You are probably referring to the article of Eurogamer regarding the latency and it´s obvious that you didn´t read the article. They used a high-speed camera and measured the time, from button press until the frame on the screen changed. So in the 188ms, the monitor response is already included.

Maybe more people didn´t take the time to read the article so here is the table:

View attachment 12546

As you can see Stadia on a good connection has the same latency as the Xbox One, including display lag.

One of the reasons why they are able to do that is, that one frame on Stadia computes more than twice as fast as one frame on the Xbox.
I'm pretty sure every gaming PC computes twice as fast as an Xbox. I'm not saying stadia is not addressing a valid use case. I assume 90% of "casual gamers" playing on Xbox, Playstation, Swtich, or even a toaster. So actually they are adressing a mass marked with 90% of people with low to medium hardware. But I still think they are not able to compete with high end gaming computers. I assume some people (@Speznat ) do have a more expensive computer than car.
 

Speznat

Senior Member
Usually it's really hard to keep everything on sync. Mortal Online currently has nodes, which are split in regions. We have major bugs and lags when these notes meet each other (nodelines). Now assume that we still have different nodes, but they are no longer split in regions. So basically every position in the world is a nodeline (or several nodelines at once). Maybe some major AAA game studios are able to handle this complexity, but I doubt that a team with the resources of SV is able to handle this. Someone like unreal would need to implement such a system into their game engine, making it simple to use.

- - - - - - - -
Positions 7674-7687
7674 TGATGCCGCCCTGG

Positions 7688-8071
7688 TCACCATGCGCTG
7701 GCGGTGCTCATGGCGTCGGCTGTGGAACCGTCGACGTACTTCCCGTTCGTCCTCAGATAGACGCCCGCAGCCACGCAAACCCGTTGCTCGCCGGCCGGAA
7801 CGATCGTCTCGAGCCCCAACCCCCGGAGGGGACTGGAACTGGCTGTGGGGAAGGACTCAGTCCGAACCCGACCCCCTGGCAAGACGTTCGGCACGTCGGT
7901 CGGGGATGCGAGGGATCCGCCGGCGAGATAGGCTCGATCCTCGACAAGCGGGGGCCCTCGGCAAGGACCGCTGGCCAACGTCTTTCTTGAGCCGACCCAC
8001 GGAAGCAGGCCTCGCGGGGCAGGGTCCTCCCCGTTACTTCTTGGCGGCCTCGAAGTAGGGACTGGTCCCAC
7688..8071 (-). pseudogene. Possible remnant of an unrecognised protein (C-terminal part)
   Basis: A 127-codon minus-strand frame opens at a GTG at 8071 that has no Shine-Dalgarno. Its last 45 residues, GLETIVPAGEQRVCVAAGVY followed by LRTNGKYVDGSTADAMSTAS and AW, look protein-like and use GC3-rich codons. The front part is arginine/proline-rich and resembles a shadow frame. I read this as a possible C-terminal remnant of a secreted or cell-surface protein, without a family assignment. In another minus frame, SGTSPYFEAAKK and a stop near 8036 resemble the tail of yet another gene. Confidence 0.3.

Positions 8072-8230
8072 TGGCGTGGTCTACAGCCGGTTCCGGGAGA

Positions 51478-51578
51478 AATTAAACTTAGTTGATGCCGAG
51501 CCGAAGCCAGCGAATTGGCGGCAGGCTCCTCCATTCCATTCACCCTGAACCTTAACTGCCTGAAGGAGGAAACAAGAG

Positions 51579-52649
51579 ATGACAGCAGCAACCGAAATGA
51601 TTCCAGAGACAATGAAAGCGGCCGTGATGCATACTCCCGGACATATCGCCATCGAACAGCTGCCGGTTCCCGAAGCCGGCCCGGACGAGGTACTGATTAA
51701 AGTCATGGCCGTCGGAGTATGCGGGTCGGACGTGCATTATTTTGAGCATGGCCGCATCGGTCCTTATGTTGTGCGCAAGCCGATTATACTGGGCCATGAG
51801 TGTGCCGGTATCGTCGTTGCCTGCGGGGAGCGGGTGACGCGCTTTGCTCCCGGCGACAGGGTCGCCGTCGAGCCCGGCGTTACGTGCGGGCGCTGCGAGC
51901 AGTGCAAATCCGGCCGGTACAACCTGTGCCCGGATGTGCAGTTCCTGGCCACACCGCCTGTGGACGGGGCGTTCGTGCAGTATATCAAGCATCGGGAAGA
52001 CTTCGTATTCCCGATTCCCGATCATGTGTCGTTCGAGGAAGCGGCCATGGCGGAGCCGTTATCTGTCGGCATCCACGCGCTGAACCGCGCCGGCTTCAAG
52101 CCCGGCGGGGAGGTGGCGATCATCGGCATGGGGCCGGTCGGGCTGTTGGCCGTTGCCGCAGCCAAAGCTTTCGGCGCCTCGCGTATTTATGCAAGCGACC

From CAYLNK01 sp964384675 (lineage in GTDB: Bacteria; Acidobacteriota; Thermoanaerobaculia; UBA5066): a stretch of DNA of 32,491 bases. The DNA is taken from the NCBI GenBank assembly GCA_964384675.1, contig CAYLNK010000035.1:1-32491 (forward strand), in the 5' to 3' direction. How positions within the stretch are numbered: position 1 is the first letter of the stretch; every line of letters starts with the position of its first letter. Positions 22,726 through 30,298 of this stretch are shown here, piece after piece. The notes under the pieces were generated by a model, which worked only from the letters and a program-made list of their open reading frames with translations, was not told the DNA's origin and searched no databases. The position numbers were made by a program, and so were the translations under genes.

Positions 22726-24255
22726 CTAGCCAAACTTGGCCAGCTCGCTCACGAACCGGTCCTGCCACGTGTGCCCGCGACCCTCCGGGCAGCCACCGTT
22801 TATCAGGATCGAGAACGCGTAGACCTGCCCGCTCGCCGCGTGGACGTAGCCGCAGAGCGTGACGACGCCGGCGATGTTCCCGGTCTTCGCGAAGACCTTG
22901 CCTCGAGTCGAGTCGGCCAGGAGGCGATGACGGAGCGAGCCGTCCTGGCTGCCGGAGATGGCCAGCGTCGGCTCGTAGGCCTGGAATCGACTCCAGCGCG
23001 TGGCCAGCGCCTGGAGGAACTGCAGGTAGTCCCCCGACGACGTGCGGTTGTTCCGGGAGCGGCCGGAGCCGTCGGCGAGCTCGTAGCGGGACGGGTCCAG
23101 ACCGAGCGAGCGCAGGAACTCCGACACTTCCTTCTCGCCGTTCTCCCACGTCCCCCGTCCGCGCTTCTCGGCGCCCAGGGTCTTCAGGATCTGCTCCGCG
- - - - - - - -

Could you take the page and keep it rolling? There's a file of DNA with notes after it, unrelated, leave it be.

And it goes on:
"The signal in a fiber optic cable from Australia to the US would take about 0.00011 ms. As you can see the main reason for latency between these countries is routing along countless nodes, like this presentation pics of Google demonstrate: "
Right, but doesn't that mean when the public infrastructure would reduce the number of nodes (to let's say only 3 nodes), every player would get a much lower ping, which could also solve these dsync issues?





Touché.



On the picture with the Latency you can see that there is a significant difference between the "PC 30fps" and "PC 60fps". That a computer is able to archive 60 fps in one games does not mean it is able to archive 60fps in all games. It's based on game/engine optimization. Shooters and first person games are usually optimized to archive a much higher frame rate. Some strategy games are even capped at a certain frame rate because it's not needed.




I'm pretty sure every gaming PC computes twice as fast as an Xbox. I'm not saying stadia is not addressing a valid use case. I assume 90% of "casual gamers" playing on Xbox, Playstation, Swtich, or even a toaster. So actually they are adressing a mass marked with 90% of people with low to medium hardware. But I still think they are not able to compete with high end gaming computers. I assume some people (@Speznat ) do have a more expensive computer than car.
i see rhias i press agree, feels like im a robot, notice me senpai

*joke i would never agree with such a no bavrian German Potato ever. PARTY HARD!!